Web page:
A team of researchers, George Lasry, Norbert Biermann, and Satoshi Tomokiyo, has successfully deciphered 57 encrypted letters written by Mary, Queen of Scots, dating from 1578 to 1584.
This discovery is being hailed as the most significant find regarding Mary in over a century. The letters were found in the French National Library, catalogued as Italian texts from the first half of the 16th century.
Dr. John Guy, a fellow in history at the University of Cambridge and author of a 2004 biography of Mary, Queen of Scots, called the findings a “literary and historical sensation.”
The decryption project involved a combination of manual research and computerized cryptanalysis, which identified the plaintext language as French, not Italian as previously assumed.
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Mary, Queen of Scots, used more than 100 different ciphers in her correspondence.
Mary’s cipher system often masked individual letters with a single symbol; however, to bolster security, she employed homophones, allowing several symbols to signify frequently used letters.
Additionally, she concealed common words by utilizing symbols designated for months, locations, and names of individuals.
Lastly, to further obscure the content, she incorporated red herrings or “nulls” that knowledgeable recipients would disregard.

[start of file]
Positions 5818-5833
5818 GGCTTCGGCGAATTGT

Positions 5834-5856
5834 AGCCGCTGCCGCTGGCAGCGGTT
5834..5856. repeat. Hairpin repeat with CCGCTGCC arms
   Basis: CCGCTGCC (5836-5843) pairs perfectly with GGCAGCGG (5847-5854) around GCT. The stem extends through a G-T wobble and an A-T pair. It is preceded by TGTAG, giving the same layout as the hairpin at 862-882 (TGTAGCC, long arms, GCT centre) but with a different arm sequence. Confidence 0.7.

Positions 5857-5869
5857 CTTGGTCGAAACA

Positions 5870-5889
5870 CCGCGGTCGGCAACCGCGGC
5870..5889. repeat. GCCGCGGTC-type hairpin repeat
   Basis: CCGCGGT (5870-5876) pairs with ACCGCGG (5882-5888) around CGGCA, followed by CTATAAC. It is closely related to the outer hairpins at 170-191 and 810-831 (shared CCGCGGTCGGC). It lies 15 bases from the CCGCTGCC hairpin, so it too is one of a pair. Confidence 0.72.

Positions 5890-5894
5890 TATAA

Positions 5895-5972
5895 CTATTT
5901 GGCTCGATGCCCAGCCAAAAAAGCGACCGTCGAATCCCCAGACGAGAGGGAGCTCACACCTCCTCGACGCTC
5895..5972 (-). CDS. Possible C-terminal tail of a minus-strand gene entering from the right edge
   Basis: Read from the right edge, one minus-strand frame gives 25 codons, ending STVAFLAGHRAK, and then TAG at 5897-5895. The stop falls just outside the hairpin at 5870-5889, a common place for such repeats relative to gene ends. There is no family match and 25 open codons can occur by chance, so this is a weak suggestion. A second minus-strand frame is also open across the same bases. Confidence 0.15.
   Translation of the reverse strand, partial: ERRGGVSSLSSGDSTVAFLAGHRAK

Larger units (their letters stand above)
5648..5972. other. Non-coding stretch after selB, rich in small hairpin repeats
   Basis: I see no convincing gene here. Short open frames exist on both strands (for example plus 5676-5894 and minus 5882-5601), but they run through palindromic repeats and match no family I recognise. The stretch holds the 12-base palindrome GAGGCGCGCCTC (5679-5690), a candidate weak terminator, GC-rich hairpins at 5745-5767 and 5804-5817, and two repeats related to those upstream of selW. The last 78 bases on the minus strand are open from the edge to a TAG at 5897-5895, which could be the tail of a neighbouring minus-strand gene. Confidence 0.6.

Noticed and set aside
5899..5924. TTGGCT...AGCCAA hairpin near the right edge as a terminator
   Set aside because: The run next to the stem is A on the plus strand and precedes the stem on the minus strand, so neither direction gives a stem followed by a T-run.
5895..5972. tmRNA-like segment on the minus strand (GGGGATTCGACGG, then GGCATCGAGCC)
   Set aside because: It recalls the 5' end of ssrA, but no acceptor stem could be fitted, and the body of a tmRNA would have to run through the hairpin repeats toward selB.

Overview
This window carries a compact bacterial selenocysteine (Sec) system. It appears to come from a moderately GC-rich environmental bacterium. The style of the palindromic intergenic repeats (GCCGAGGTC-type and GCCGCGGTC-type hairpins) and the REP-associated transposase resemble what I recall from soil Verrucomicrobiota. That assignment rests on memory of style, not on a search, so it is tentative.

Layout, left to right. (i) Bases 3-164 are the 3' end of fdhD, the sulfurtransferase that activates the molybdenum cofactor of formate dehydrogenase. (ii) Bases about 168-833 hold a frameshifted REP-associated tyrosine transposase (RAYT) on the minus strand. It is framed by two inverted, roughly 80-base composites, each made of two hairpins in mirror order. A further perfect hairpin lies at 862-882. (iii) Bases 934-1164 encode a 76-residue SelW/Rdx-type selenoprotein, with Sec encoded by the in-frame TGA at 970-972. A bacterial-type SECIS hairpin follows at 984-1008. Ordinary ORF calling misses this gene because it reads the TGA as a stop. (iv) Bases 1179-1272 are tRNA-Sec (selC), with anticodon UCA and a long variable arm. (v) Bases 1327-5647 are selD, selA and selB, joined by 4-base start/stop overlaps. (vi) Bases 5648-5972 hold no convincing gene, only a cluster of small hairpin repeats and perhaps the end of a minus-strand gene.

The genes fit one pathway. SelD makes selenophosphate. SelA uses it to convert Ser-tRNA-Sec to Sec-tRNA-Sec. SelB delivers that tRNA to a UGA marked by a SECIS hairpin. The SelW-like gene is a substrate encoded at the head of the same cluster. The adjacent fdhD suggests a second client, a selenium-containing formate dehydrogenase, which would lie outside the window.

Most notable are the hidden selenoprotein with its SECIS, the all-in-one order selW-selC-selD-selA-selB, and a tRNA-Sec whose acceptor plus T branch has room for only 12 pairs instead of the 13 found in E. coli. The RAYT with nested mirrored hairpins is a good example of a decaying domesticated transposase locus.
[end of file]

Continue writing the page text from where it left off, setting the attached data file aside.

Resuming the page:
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The decrypted letters reveal a mix of political discussions and personal complaints, reflecting Mary’s shifting strategies during her imprisonment.
She often wrote about her efforts to negotiate her release and her willingness to relinquish her claims to the English throne.
The letters also reveal her distrust of Sir Francis Walsingham and the Puritan faction at the English court.
Mary’s deteriorating personal circumstances, including financial difficulties and recurrent bouts of physical and mental illness, are also evident in her correspondence.
The letters provide valuable insight into how she maintained connections with her supporters despite the intense surveillance during her captivity.
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The newly deciphered letters have confirmed the long-held suspicion of a mole within the French embassy who successfully passed letters to the English.
The survival of both ciphered letters and contemporary plaintext copies in English archives indicates the mole’s success throughout 1584.
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According to Dr. Guy, these new documents show Mary as a shrewd and attentive analyst of international affairs and will occupy historians of Britain and Europe and students of the French language and early modern ciphering techniques for years to come.
Link to the rest at Culture.org